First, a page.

18. Naib, Z.M., 1973. Cytology of synovial fluids.Acta Cytologica,17, 299–309Google Scholar
  19. Niemegeers, C.J.E. and Janssen, P.A.J., 1975. Suprofen, a potent antagonist of sodium urate crystal-induced arthritis in dogs.Arzneimittel Forschung,25, 1512–1515Google Scholar
  20. Pastershank, S.P., Resnick, D., Niwayama, G., Danzig, L. and Haghighi, P., 1982. The effect of water-soluble contrast media on the synovial membrane.Radiology,143, 331–334Google Scholar
  21. Pruzansky, W., Russell, M.L., Gordon, D.A. and Ogryzlo, M.A., 1973. Serum and synovial fluid proteins in rheumatoid arthritis and degenerative joint diseases.American Journal of Medical Science,265, 483–490Google Scholar
  22. Ropes, M.W. and Bauer, W., 1953.Synovial Fluid Changes in Joint Disease, (Harvard University Press, Cambridge, MA)Google Scholar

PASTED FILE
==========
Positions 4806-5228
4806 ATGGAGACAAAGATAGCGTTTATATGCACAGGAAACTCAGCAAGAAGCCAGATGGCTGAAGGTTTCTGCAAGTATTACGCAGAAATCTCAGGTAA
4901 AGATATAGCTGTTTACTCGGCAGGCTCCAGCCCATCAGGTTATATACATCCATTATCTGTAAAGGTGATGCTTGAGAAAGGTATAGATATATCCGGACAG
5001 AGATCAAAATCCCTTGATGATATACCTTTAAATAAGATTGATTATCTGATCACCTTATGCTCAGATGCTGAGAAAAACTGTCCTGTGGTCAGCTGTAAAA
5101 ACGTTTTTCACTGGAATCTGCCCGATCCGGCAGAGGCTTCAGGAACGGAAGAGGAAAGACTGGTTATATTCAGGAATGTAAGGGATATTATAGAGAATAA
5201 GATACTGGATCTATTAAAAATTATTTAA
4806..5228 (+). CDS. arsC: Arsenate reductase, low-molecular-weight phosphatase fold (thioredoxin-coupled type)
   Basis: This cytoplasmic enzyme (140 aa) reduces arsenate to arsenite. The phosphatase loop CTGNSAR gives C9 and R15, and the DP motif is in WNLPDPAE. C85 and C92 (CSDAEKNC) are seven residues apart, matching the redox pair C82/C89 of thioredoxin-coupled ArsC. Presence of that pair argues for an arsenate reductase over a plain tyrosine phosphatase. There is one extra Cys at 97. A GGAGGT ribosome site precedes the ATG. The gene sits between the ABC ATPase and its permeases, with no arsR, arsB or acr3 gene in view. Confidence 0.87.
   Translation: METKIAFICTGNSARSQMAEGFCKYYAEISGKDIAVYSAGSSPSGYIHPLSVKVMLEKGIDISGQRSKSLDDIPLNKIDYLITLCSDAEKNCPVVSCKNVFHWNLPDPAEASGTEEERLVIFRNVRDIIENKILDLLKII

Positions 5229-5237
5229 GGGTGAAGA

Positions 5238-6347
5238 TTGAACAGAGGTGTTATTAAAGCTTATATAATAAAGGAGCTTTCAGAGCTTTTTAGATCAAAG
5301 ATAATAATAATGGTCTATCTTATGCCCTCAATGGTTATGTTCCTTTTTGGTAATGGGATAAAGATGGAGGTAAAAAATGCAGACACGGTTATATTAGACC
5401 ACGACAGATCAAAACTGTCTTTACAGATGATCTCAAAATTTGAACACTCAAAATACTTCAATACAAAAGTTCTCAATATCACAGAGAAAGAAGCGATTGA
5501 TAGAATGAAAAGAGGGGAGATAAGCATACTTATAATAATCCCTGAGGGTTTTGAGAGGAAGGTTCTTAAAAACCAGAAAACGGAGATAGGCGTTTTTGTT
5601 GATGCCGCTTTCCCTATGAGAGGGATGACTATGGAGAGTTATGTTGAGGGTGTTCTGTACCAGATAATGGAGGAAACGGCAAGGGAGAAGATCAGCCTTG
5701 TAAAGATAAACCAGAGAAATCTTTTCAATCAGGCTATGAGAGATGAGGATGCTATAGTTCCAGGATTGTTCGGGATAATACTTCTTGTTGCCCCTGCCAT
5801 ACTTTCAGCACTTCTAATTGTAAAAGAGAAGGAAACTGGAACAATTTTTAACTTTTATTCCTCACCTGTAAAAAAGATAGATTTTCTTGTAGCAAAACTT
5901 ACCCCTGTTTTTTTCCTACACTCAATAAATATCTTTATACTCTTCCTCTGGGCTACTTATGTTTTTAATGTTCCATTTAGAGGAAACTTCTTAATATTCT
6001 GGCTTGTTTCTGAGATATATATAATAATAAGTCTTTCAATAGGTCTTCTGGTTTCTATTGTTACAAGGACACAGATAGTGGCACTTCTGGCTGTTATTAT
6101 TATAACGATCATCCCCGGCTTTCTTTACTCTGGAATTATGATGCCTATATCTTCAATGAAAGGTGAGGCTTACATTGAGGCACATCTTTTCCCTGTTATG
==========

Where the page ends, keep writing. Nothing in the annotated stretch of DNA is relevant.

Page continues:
23. SAS, SAS/STAT User's Guide, Release 6.03 Edition, (SAS Institute Inc., Cary, NC)Google Scholar
  24. SCE, 1974. The committee on enzymes of the Scandinavian society for clinical chemistry and clinical physiology (SCE).Scandinavian Journal of Clinical Laboratory Investigation,33, 291–306Google Scholar
  25. Smith, R.L., Gilkerson, E., Kohatsu, N., Merchant, T. and Schurman, D.J., 1980. Quantitative microanalysis of synovial fluid and articular cartilage glycosaminoglycans.Analytical Biochemistry,103, 191–200Google Scholar
  26. Torbeck, R.L. and Prieur, D.J., 1979. Plasma and synovial fluid lysozyme activity in horses with experimental cartilage defects.American Journal of Veterinary Research,40, 1531–1536Google Scholar
  27. van Bree, H., 1989. Epinephrine enhanced positive contrast shoulder arthrography in the dog.Journal of Veterinary Medicine,36, 687–691Google Scholar